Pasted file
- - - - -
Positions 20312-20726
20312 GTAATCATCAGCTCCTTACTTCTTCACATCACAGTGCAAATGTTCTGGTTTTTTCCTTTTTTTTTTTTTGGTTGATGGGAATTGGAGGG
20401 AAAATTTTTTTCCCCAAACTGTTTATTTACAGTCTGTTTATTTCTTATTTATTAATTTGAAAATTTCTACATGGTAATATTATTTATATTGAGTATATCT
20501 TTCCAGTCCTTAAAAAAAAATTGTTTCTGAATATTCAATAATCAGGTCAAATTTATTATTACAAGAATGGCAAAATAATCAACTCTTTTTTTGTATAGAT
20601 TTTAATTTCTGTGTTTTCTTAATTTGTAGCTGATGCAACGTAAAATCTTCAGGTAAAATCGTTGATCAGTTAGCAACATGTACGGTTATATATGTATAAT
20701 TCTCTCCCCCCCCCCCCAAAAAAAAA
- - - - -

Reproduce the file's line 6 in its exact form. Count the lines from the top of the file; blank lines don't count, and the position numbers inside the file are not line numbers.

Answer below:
20701 TCTCTCCCCCCCCCCCCAAAAAAAAA